Things You'll Need
Worktable or sawhorses
Homeowners reclaim used doors or remove floor coverings, and find themselves with a door that is too short for the opening. Large gaps under the door allow sound to escape the room, air to flow in or out, and provide a passageway for bugs or vermin to enter the home. Making the door longer blocks airflow, deadens sounds, and creates an insect and rodent barricade. Lengthening an existing door is also less expensive than replacing a door that is in otherwise sound condition.
Check local codes for door clearance requirements to determine the distance between the bottom of the door and the floor.
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Measure the distance of the gap between the floor and the bottom of the door. Note the measurements.
Place the tip of a screwdriver under each hinge pin and tap it with a screwdriver to remove them. Remove the door from its hinges.
Lay the door across a worktable or two sawhorses.
Sand the bottom of the door with 60-grit sandpaper to remove the existing finish. Wipe the bottom of the door with a tack rag.
Measure the thickness of the door and the width of the door. Use a piece of wood matching the thickness and cut it with a circular saw to the width measurement if you have a slab door. If the door is frame and panel or has rails, a frame-like structure around the door panel, measure the width of the frame or rail on each side of the panel and cut two pieces of wood to match each rail or side frame. Measure the width of the panel and cut a piece of wood to match the width of the panel.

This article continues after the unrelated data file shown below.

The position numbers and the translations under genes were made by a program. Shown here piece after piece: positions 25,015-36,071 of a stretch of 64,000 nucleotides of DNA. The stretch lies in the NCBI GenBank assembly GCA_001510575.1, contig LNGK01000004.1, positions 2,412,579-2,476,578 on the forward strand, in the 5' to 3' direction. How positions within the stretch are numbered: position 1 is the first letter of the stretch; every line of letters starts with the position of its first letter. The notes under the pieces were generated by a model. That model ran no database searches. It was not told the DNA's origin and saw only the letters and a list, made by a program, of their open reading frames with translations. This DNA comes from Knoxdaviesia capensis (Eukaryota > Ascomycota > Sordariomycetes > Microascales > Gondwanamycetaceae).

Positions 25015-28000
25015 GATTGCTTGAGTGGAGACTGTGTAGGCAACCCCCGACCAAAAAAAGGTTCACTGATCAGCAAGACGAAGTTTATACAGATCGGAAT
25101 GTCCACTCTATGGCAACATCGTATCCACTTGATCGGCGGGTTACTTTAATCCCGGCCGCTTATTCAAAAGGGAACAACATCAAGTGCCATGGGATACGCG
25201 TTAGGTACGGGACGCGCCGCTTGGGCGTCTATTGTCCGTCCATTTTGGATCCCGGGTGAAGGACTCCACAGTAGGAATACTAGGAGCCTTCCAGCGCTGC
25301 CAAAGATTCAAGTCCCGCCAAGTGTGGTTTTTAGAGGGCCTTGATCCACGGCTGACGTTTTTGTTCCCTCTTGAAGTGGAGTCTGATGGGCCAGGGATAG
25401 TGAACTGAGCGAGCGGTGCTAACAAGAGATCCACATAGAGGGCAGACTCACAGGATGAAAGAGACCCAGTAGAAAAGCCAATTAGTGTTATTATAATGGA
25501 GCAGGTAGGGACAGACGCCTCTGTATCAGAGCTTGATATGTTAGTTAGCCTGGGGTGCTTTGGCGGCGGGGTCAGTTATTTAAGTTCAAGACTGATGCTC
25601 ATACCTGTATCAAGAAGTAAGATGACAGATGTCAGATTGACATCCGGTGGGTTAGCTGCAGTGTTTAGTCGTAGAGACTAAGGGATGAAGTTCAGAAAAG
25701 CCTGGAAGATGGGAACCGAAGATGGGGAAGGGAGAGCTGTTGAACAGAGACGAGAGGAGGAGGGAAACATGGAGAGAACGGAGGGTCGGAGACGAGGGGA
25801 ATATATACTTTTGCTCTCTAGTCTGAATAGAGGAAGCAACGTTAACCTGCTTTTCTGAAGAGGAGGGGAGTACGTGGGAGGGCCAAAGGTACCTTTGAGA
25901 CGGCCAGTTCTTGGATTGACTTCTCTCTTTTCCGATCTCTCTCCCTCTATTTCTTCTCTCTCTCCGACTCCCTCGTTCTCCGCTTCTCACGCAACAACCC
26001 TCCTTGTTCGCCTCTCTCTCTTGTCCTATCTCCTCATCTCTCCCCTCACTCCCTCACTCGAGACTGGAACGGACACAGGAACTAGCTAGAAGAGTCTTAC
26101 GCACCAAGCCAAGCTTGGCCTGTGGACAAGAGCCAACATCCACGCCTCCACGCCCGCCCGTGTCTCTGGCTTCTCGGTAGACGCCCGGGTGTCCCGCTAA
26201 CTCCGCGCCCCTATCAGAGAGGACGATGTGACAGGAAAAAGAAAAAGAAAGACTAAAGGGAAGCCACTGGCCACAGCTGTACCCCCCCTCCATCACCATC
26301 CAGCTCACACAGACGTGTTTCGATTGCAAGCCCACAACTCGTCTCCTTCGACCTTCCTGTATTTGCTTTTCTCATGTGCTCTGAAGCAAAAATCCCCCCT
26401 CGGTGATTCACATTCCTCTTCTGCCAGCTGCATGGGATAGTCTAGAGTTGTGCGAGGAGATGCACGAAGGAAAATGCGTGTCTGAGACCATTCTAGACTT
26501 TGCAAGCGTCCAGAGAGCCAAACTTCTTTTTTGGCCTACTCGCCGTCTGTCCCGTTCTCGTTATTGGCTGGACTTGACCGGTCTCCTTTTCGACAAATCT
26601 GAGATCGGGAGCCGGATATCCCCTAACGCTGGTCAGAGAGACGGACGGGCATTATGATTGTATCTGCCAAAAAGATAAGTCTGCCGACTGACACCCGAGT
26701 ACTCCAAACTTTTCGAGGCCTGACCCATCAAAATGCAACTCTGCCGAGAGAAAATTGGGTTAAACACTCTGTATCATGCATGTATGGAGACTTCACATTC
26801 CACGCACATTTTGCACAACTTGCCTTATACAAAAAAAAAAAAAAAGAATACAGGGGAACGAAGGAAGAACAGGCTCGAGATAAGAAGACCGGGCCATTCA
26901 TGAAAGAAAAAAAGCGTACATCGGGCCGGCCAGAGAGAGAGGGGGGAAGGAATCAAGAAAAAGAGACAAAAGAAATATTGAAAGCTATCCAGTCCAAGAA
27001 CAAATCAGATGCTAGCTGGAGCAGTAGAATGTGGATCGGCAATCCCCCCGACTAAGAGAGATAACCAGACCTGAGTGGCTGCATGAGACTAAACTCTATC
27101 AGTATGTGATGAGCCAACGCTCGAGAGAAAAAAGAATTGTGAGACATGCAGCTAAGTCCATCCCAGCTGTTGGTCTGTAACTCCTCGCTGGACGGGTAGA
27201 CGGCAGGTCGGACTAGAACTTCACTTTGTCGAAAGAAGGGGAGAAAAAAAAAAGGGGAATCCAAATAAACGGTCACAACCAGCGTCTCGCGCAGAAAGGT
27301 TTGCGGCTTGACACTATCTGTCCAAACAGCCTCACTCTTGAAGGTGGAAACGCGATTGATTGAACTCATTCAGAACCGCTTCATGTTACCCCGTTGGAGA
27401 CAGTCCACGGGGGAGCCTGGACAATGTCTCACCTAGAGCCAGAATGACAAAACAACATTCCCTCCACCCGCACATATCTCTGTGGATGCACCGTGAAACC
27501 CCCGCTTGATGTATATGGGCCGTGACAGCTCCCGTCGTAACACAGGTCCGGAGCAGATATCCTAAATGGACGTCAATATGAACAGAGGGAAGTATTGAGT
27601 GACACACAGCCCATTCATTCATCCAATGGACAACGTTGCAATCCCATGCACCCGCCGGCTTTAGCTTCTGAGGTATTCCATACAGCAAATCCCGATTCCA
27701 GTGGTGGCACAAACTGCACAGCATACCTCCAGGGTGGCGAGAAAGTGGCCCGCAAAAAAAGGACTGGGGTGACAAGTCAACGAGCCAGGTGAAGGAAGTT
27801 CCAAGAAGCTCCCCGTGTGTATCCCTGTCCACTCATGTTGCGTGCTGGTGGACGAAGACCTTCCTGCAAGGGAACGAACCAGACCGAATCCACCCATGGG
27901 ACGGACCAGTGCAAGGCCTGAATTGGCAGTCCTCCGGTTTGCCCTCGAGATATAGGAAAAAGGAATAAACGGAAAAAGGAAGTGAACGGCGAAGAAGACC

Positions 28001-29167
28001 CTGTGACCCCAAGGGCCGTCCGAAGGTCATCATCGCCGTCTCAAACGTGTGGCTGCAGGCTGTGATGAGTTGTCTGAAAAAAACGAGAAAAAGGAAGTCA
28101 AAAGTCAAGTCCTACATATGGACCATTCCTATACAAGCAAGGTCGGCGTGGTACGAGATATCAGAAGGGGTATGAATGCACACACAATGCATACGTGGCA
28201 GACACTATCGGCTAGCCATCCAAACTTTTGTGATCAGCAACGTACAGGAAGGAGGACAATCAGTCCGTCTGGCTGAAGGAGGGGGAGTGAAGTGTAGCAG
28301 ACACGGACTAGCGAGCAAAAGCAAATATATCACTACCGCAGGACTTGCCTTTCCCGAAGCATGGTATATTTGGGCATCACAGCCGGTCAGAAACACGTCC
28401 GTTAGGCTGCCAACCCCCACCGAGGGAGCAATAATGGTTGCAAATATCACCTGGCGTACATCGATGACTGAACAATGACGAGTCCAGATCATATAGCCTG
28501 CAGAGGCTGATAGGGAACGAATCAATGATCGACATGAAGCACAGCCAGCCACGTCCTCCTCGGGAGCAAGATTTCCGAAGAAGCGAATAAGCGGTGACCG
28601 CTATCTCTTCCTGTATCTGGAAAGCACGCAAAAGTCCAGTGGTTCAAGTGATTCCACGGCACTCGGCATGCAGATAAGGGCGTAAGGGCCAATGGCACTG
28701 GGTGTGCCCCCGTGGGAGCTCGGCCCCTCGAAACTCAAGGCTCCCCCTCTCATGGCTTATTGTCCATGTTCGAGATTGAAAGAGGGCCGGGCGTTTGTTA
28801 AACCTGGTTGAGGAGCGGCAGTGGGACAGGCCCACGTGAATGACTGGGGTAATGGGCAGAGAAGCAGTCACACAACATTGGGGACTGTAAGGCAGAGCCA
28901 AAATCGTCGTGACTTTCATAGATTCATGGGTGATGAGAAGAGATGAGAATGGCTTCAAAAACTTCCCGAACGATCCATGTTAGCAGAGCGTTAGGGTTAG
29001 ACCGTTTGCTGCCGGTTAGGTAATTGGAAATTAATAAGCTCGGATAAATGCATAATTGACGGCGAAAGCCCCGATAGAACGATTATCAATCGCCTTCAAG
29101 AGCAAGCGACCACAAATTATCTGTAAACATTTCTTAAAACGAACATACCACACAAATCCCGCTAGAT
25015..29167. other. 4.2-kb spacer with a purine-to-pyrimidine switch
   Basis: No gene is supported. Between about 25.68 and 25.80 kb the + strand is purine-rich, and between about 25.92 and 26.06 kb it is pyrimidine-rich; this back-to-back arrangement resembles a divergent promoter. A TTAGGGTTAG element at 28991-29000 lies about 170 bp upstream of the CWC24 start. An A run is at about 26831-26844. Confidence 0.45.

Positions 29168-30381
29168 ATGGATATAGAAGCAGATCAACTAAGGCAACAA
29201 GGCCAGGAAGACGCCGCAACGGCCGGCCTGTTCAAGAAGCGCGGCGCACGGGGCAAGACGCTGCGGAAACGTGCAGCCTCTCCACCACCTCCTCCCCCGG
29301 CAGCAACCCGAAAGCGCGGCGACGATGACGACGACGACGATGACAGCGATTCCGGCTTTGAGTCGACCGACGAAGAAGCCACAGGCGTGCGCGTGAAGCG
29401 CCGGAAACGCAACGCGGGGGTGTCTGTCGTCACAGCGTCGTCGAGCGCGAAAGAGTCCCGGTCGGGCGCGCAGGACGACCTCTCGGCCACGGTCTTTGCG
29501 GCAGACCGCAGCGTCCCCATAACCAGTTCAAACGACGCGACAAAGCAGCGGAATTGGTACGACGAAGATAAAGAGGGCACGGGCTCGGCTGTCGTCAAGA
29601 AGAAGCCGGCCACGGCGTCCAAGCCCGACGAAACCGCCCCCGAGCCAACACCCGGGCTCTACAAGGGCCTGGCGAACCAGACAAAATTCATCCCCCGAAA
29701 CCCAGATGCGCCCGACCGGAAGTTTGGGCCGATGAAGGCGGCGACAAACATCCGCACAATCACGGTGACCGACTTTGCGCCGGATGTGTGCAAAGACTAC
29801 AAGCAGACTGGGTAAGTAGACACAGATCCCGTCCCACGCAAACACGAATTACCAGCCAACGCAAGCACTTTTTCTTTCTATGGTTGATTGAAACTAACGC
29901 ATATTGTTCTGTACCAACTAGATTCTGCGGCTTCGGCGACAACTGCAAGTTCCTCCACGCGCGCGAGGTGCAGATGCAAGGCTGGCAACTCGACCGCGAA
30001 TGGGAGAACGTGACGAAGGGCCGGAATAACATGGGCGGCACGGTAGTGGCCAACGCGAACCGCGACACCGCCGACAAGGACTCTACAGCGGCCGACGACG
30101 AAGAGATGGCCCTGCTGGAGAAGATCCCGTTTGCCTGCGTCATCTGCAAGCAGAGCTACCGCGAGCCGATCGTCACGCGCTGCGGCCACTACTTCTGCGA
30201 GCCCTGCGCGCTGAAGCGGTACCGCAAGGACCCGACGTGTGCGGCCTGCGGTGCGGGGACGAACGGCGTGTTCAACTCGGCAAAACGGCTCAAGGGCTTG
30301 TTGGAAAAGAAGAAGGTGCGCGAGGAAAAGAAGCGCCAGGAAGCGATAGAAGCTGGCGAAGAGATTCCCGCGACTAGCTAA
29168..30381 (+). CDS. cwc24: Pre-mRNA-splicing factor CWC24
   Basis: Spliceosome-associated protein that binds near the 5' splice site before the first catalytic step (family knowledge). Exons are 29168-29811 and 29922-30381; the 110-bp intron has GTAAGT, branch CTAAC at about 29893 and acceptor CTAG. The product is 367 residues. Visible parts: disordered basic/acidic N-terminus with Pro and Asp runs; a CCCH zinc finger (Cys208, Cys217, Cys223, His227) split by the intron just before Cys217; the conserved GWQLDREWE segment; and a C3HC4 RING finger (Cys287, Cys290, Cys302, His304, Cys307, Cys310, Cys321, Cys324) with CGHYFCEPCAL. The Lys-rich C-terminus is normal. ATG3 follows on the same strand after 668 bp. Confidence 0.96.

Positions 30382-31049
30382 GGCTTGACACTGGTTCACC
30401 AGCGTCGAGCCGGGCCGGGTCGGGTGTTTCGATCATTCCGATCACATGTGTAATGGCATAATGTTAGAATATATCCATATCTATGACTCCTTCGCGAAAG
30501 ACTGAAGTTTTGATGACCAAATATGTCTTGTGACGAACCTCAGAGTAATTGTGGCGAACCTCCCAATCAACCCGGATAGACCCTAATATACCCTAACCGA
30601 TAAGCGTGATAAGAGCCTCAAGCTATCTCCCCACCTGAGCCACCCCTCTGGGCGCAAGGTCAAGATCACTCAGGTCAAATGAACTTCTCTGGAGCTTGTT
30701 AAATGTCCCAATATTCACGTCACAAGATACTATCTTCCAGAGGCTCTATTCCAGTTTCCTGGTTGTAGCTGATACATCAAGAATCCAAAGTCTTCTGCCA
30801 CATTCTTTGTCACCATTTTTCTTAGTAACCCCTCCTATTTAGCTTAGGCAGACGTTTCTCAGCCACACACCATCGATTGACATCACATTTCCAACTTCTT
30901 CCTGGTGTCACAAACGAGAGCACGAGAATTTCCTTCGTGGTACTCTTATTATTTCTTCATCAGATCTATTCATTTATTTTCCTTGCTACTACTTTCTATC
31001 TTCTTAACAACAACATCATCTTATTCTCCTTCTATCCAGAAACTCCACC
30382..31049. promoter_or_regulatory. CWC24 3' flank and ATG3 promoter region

Align the single piece with the bottom of the door matching the direction of the wood grain if you have a slab door. If the door has rails or is frame and panel, match the rail pieces on each side of the panel to the grain at the edge of the door. Match the panel extension piece to the direction of the wood grain.
Brush a coat of wood glue onto the extension pieces with a paintbrush.
Align the single piece for a slab door to the bottom of the door and press it firmly in place. Secure the extension to the door with three C-clamps, one on each end and one in the center of the bottom of the door. If your door has a frame or rails, coat the frame piece with wood glue, press it to the bottom of the door and clamp it in place with a C-clamp. Coat the other frame or rail piece with wood glue, press it in place and secure it with a C-clamp. Coat the bottom and sides of the panel piece with wood glue, press it in place between the rail or frame pieces, and secure it in place with two C-clamps, one at each end of the panel extension.
Drill pilot holes slightly smaller than the diameter of the screws through the extension pieces 1/2 to 3/4 inch into the door with a power drill every 4 to 6 inches along the bottom of the door.
Sink screws that are 1/2 to 3/4 inch longer than the extension pieces through the wood into the door every 4 to 6 inches along the bottom of the door.
Wipe up excess wood glue with a damp rag.
Codes and ordinances vary depending on where you live. Use the same type of wood for extension pieces as the wood on the existing door.
Wear eye protection, gloves and a dust mask when making doors longer.